Mom frowns. "They took a book? That seems… weird. Who has any use for a romance novel? Must be a burglar with a very poor taste, or an evil aunt who wants to poison her niece's mind, or..."
I throw her the foul look she deserves.
Mom raises her hands apologetically. "Well, they didn't take anything from my room. And certainly not a romance novel."
I'm not asking how she knows nothing's missing without even entering her room. She, well, she just knows. That's just one of those things she does.
"I want it back," I mumble, swiping the remaining clothes into the big suitcase, then slamming it shut.
"I think you'll have your chance," Mom says. She takes a letter out of her back pocket, walks over then hands it to me.
Inside I find a sheet of paper. Elegant handwriting greets me when I unfold it. "Where did you get this?"
"Someone left it at the reception." She shrugs. "Read it."
'Dear Miss DeRidder,' the letter says. 'You took something of value from me, I took something of value from you. May I suggest a parlay at the witching hour soonest, where we'll beat the drums and play the pipes, until daylight comes. Yours sincerely, the Wicked Witch of the East.'
"Is this a joke? How do you know it's for me, and not for you? How do you know it isn't a joke?"
"Well, I'm not sure, but seeing as you're the one who took the flower, you're the one whose book got stolen, and it's your room they broke into… Also, your room number was written on the envelope." Mom shrugs. "Well, what time do you have to be at school tomorrow?"
"Early afternoon. It would be quicker to walk from the hotel, but we have to gather at Nuttley's first." They have this thing for team building by traveling in groups. At least I can sleep in, I tell myself. After I've got my book back.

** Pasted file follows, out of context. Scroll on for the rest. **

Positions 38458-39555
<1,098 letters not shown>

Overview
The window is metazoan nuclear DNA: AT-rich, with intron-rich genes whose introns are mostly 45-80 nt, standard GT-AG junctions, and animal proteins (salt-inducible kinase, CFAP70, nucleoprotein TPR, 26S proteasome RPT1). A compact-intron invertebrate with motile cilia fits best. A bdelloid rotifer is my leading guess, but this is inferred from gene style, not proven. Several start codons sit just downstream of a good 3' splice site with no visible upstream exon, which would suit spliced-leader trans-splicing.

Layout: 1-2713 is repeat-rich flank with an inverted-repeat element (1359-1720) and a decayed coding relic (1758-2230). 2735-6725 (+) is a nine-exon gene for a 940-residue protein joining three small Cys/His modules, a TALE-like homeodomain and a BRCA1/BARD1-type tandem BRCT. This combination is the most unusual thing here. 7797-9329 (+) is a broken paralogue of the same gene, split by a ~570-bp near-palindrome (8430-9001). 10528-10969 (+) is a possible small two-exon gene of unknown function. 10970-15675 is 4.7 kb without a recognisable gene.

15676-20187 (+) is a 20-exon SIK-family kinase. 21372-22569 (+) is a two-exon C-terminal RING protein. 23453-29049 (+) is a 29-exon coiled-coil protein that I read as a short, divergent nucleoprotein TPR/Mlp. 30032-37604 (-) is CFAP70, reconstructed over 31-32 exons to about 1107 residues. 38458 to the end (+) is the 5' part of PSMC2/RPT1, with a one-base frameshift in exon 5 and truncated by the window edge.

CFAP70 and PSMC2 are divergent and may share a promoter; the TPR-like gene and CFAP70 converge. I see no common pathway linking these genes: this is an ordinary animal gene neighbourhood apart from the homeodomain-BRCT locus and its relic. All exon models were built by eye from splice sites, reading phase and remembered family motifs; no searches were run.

"Take a nap," Mom says. Set your alarm. We'll be out at two."
"So, I skip school?" That's pretty good news.
Her smile is outright evil. "Two o'clock in the morning, dear. That's why they call it 'the witching hour'. And come prepared, I think you have nothing to fear, but still... Sleep well." She kisses me on the cheek, then walks out. "See you in two hours."
* * *
Of course I can't sleep. Instead, I clean up my guns, put on a pair of black jeans and a matching Jimi Hendrix t-shirt. My shoulder holsters go over the shirt. I'll bring two extra clips, just to be sure. The Five-Seven is big and unwieldy and hard to conceal, but it doesn't take much effort to bring a lot of ammo with you. A pity I won't be able to hide them under a coat.
I check and reassemble my rifle as well, just in case. It seems Mom is planning to go somewhere. It's probably a personal encounter in some enclosed area, so the rifle might be useless, but it's always better to prepare for anything. Once done I swap a few messages with Sweets. 'Small job on the first night. What happened to sleep?'
She's still awake and texts me back. 'Big job. Swimsuit's a little tight. Drinks are cold and BBQ is on. Meat's sizzzzlling. Not just on the BBQ. Miss you. Be careful.'
Four 'z's... Must be hot indeed. 'Keep some for me. I'll text you when I'm done,' I send back.
'By then the meat has walked off your plate, but if that makes you happy? Seriously. Be careful. C. Ps. Check your mail. Let me know what you think. C.'
I could walk down to the reception and use the hotel's Wi-Fi, but they might object to my holstered guns, so I switch on mobile data. I'm happy I didn't go downstairs. The image of blonde Sweets in her new baby blue swimsuit is so scandalous it makes me blush. I look away, then can't help myself and look again. Damn. I think my ears must be glowing in the dark by now.
'Going out to kill some people?' I text her. Her reply is a row of smileys and a thumbs up. I shake my head. The things she gets away with… Mom would never let me wear something like that. I would never let me wear something like that.
I wait. Now and again, I peek through the curtains at the world outside. It's past midnight and the bar is still busy. Another black SUV has joined the row of motorbikes. When Mom knocks, I quickly close Sweet's image. Like all parents she sends me the odd look whenever I eye a particularly good specimen of the other sex, and a contemplative one when it's the same as my own.
No need to confuse her any further.
The next chapter (11) is also available as sneak preview! Continue with chapter 11.